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Wednesday, August 15, 2018
JHIRUBAS, Nepal, Jun 19 2013 (IPS) - Nearly 300 km from Nepal’s teeming capital, Kathmandu, in a small village dug into the steep slopes of the mountainous Palpa district, 35-year-old Dhanmaya Pata goes about her daily chores in much the same way that her ancestors did centuries ago.
Pata and the roughly 200 other residents in the scenic yet sparse Dharkesingh village, part of the Jhirubas village development committee (VDC), live off the surrounding forests, in bright red, thatched-roof mud huts.
Jhirubas is the most remote of the 3,913 VDCs scattered across 75 districts in Nepal, but it shares with its counterparts a high level of underdevelopment, food insecurity and poverty.
The road infrastructure is very weak and often gets washed away in the monsoon rains, making transportation of food very difficult – in fact, over half the population suffers from inadequate food consumption. The nearest water source is a three-hour walk away.
These villagers have no illusions of living in grand circumstances; their humble dreams consist only of ensuring a decent future for their children. And with the help of a massive leasehold forestry programme, they are doing just that.
Great swathes of the forests that cover 40 percent of Nepal’s territory have been degraded, prompting the government to embark on a project in collaboration with the United Nation’s Food and Agriculture Organisation (FAO) and the International Fund for Agricultural Development (IFAD) to convert wasted land into economic opportunities, officials at the Department of Forests (DoF) told IPS in the capital.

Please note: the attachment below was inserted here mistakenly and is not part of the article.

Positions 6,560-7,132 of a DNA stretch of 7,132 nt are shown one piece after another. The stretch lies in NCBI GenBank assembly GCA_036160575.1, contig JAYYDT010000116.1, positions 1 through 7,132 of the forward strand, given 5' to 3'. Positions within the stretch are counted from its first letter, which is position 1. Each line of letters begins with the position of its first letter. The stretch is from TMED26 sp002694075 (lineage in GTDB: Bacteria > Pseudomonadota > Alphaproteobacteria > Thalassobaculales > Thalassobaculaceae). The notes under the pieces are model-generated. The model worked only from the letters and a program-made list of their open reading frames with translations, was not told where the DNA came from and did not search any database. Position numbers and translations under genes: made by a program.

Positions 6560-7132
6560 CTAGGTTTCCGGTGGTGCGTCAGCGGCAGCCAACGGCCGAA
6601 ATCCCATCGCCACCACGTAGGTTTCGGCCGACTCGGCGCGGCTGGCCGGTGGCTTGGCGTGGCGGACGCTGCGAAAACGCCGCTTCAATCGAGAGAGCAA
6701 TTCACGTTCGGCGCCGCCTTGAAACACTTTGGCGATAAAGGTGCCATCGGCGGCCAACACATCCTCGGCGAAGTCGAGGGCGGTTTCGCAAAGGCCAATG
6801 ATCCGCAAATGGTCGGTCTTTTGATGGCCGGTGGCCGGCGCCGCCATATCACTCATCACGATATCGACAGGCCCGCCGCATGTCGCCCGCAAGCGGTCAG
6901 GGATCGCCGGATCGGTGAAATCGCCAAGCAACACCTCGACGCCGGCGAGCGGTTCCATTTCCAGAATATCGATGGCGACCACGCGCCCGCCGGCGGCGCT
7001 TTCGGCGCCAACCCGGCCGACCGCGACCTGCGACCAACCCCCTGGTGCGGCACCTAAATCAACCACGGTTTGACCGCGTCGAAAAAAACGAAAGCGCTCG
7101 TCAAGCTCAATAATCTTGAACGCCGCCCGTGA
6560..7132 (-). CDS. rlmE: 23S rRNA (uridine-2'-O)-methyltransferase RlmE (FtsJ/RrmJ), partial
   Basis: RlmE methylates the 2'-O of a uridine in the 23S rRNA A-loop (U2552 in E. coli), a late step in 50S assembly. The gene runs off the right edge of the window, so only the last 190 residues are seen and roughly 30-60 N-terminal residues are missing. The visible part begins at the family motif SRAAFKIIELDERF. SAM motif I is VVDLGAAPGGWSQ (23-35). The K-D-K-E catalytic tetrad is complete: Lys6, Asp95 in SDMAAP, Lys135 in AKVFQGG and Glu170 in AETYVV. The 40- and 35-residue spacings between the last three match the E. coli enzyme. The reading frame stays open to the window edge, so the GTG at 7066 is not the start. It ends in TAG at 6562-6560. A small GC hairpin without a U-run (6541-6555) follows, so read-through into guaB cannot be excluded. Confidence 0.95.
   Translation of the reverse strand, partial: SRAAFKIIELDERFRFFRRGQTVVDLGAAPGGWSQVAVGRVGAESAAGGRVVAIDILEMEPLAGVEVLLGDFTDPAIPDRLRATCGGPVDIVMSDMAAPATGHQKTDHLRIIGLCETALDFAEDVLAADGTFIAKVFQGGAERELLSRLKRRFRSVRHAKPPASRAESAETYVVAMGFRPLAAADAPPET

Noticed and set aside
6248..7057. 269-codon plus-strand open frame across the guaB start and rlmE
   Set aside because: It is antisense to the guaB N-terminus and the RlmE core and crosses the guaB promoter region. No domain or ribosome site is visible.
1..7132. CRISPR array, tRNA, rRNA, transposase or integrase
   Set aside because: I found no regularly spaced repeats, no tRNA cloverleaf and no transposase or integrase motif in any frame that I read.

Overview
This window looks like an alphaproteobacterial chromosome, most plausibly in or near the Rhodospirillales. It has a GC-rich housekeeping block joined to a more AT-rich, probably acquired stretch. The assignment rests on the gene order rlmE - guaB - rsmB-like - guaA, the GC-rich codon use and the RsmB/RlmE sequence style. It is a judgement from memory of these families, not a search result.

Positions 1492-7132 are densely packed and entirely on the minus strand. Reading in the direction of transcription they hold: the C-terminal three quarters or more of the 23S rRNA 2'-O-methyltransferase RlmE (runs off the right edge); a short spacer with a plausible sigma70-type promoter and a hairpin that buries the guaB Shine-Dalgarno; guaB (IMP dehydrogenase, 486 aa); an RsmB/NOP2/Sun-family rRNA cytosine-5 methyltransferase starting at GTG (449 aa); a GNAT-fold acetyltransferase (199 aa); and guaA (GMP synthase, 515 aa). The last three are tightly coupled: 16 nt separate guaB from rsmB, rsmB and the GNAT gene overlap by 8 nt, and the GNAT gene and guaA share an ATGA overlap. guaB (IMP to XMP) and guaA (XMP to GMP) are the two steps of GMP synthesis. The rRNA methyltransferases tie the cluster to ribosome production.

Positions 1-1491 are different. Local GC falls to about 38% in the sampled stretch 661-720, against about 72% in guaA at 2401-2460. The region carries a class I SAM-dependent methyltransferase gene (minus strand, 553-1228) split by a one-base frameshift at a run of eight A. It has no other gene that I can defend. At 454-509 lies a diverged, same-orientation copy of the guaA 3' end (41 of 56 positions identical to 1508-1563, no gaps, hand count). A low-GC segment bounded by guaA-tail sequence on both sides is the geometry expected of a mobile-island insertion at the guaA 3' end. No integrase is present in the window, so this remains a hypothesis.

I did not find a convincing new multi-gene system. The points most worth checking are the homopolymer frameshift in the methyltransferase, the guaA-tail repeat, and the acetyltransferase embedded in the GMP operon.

Four years later the government began pilot projects – led by the DoF, with technical inputs from the FAO and financial assistance from IFAD – in five districts including Jhirubas, where locals have converted degraded forest areas into the country’s largest broom grass plantations.
Locally known as ‘amresu’, the grass now covers 246 hectares of the 350-hectare region. The grass requires little water and thrives on steep slopes, preventing landslides and helping to remediate the soil.
By turning the flowers of the plant into traditional brooms, which are then sold to a local retailer, villagers earn the money required to stock up on food for the monsoon months when the roads in their landslide-prone village become impassable.